India is unlikely to join the ongoing negotiations for a plurilateral deal on e-commerce at the World Trade Organization (WTO), notwithstanding a change in stance on data localisation and cross-border flow of data.
Under the new draft digital personal data protection (DPDP) Bill, put out on Friday for public consultation, the government has proposed free cross-border flow of data with ‘friendly’ nations, significantly easing its earlier stance on data localisation.
India has so far stayed out of a group of 87 countries, including the US, European Union, China, and Japan that are negotiating trade-related aspects on e-commerce since December 2017.
In January 2019, members of the grouping agreed to “achieve a high standard outcome that builds on existing WTO agreements and frameworks with the participation of as many WTO members as possible”.
The issues on the table include prohibiting digital Customs duties, preventing localisation barriers, barring force technology (tech) transfers, protecting critical source code, ensuring tech choice and authentication methods, safeguarding network competition, preserving market-driven standardisation, global interoperability, and ensuring faster, more transparent Customs procedures.
“Apart from market access issues, the e-commerce joint statement initiative (JSI) is looking at free flow of data among members.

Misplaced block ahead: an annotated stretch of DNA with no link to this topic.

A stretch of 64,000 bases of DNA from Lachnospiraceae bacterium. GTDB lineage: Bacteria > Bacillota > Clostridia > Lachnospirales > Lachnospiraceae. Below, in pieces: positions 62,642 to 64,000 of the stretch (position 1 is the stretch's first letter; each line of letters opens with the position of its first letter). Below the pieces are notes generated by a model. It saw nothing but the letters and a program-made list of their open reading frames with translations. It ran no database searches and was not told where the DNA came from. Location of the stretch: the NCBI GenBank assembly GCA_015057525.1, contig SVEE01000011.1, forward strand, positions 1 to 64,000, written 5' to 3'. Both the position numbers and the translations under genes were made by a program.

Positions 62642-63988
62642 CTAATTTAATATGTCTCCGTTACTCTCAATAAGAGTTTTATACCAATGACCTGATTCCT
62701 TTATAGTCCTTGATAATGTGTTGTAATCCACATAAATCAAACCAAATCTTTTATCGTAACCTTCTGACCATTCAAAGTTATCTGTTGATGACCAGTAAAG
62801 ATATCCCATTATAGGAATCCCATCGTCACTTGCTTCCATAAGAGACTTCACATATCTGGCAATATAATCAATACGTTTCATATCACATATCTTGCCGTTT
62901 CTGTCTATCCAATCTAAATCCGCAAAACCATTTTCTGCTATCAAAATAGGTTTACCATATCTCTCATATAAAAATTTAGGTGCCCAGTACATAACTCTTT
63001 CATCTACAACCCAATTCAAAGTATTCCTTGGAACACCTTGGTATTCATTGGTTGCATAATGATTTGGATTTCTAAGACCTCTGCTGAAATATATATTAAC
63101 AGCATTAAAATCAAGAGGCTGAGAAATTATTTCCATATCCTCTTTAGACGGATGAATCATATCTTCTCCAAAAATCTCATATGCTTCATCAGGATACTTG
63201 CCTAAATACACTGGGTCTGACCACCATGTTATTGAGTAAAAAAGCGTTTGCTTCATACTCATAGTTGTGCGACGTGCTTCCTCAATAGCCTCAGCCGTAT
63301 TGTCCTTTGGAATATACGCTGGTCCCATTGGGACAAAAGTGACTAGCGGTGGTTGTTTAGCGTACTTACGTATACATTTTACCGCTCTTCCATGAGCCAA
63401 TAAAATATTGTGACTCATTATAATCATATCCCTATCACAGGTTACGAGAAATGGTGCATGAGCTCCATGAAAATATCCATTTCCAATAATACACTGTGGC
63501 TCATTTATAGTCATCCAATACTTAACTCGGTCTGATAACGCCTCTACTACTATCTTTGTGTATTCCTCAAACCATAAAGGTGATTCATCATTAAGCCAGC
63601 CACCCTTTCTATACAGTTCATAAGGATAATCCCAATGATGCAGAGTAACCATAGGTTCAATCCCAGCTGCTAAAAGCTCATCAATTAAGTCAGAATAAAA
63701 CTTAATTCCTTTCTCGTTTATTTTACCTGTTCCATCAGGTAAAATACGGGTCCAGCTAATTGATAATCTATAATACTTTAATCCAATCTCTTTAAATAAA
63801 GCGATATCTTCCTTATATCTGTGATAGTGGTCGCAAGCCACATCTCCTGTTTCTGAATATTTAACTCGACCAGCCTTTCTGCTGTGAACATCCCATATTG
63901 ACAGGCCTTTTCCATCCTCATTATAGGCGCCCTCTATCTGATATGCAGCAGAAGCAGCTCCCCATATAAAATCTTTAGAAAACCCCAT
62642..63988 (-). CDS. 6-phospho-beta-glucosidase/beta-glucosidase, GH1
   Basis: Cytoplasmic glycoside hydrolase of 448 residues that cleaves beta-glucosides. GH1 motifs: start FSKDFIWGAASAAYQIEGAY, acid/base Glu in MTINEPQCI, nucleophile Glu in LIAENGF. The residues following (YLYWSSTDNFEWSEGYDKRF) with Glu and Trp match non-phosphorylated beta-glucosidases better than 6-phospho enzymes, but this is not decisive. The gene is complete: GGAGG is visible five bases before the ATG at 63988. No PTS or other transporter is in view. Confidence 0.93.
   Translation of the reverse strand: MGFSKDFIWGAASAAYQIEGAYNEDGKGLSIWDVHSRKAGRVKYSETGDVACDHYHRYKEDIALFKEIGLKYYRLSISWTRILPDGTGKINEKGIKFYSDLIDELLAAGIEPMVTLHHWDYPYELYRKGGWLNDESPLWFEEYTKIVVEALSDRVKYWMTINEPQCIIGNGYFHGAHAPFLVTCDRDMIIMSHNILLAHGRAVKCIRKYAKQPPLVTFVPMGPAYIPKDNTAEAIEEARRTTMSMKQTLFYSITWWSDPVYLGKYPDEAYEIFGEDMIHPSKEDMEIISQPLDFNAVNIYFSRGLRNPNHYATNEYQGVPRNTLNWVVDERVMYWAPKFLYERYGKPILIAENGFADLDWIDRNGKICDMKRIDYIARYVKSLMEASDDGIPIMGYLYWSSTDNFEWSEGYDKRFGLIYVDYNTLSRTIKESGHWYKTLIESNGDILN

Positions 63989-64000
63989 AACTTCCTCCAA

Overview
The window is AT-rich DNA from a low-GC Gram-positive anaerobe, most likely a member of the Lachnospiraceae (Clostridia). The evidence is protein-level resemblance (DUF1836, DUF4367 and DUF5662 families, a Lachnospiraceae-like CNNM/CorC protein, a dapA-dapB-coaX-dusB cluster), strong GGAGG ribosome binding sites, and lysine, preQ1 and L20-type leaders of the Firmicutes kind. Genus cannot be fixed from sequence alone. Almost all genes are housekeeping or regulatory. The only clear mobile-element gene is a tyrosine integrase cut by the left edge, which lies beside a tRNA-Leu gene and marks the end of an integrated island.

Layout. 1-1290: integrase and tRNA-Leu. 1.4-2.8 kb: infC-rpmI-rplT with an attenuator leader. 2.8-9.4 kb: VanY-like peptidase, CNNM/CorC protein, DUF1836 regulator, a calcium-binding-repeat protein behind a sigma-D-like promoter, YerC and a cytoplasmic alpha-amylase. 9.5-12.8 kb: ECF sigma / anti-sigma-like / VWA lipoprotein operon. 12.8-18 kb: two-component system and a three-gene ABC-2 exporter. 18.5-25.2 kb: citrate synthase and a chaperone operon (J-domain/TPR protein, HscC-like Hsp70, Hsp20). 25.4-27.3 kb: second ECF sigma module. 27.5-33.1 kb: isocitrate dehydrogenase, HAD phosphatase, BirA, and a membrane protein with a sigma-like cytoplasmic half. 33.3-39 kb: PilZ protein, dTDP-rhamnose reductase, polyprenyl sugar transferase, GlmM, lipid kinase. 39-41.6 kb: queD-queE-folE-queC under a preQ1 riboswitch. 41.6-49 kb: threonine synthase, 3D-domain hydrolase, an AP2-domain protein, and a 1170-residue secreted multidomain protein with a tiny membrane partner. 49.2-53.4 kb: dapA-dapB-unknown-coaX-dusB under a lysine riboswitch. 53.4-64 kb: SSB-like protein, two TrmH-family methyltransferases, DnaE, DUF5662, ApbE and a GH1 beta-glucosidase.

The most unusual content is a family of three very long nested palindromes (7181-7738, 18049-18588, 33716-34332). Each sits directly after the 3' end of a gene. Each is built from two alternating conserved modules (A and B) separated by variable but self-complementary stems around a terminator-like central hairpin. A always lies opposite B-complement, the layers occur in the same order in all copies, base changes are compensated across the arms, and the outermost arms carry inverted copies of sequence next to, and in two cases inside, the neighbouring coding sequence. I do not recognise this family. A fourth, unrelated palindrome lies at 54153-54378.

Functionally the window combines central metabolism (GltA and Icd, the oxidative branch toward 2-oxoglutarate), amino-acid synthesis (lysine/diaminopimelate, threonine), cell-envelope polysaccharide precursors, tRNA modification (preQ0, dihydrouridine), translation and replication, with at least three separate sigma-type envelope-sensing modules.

“But in line with the DPDP Bill, such data flow will be subject to notification of friendly countries.
“If we join the JSI, we have to notify all member countries as trusted partners, including China, which is not what India wants,” said a government official.
JSIs are broadly defined as a plurilateral negotiating tool initiated by a group of WTO members on certain issues without adhering to the rules on consensus decision-making of the multilateral body.
India and other developing nations have expressed concern over the introduction of new trade rules to the WTO framework surreptitiously through the JSI agreements despite not having the consent of all member nations.
India has so far maintained that attempts by developed countries to frame rules on e-commerce outside the WTO framework could undermine the consensus principle at the multilateral body, as there is an existing mandate for similar discussions to take place within the WTO.
It has also maintained that since its e-commerce policy is still evolving, it cannot constrain its policy space by binding itself to a set of rules.
Rupa Chanda, an expert in services trade, however, said India should be seated at the e-commerce plurilateral negotiations whatever its concern may be.
“Because we are such a big market, people would like to invest in our market.
“We have players who can be exporters. So we should be shaping some of these discussions.
“Finally, what happens, we can see over time. But we should be party to those discussions,” she added.
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